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September 13, 2011

Tropical Storm Maria will stay at sea

Hurricane forecasters are predicting that Tropical Storm Maria will turn to the north, then northeast while still well out to sea. The storm is expected to pass just west of Bermuda on Thursday.

TS MariaThis morning, the storm was located about 300 miles east of the southeastern Bahamas, moving to the north northwest at 6 mph. A Tropical Storm Watch was posted for Bermuda.

Puerto Rico was expecting  total rains of 4 to 8 inches from Maria, with isolated amounts of 15 to 20 inches at higher elevations. Life-threatening mudslides and flash floods were possible.   

The storm's top sustained winds were blowing at about 50 mph. Some modest strengthening is possible in the next day or two. But southwesterly shear has been limiting development. And now the southwesterly winds out ahead of the front moving off East Coast are expected to turn the storm and accelerate its movement to the north and northeast. It is likely to lose its tropical characteristics by the weekend.

In the meantime, at the Maryland beaches, the weather service is warning of a moderate risk of rip currents. Swimmers and surfers should continue to monitor advisories as the storm moves north this week.

Here is the latest advisory for Maria. Here is the forecast discussion. And here is the forecast storm track

Posted by Frank Roylance at 11:19 AM | | Comments (0)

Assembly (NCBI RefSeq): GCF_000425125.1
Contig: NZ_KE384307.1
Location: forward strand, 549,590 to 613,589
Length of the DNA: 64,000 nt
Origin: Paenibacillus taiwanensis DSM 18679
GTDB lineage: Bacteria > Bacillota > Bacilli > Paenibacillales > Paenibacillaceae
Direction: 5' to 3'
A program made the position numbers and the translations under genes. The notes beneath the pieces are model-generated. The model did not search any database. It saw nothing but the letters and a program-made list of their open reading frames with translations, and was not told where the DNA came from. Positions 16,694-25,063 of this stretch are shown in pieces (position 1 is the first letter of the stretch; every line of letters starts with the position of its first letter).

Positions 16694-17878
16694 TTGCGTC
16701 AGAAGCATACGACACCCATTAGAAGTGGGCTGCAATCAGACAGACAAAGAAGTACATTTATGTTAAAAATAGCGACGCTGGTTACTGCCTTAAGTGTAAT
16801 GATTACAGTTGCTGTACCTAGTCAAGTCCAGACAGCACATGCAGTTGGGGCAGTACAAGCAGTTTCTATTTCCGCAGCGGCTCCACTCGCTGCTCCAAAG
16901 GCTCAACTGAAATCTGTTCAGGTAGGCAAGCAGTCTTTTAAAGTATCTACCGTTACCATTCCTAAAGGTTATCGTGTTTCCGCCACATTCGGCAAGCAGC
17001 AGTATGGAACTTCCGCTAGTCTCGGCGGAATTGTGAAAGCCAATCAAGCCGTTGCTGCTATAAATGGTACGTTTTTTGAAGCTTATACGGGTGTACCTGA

Categories: Hurricanes
        

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About Frank Roylance
This site is the Maryland Weather archive. The current Maryland Weather blog can be found here.
Frank Roylance is a reporter for The Baltimore Sun. He came to Baltimore from New Bedford, Mass. in 1980 to join the old Evening Sun. He moved to the morning Sun when the papers merged in 1992, and has spent most of his time since covering science, including astronomy and the weather. One of The Baltimore Sun's first online Web logs, the Weather Blog debuted in October 2004. In June 2006 Frank also began writing comments on local weather and stargazing for The Baltimore Sun's print Weather Page. Frank also answers readers’ weather queries for the newspaper and the blog. Frank Roylance retired in October 2011. Maryland Weather is now being updated by members of The Baltimore Sun staff
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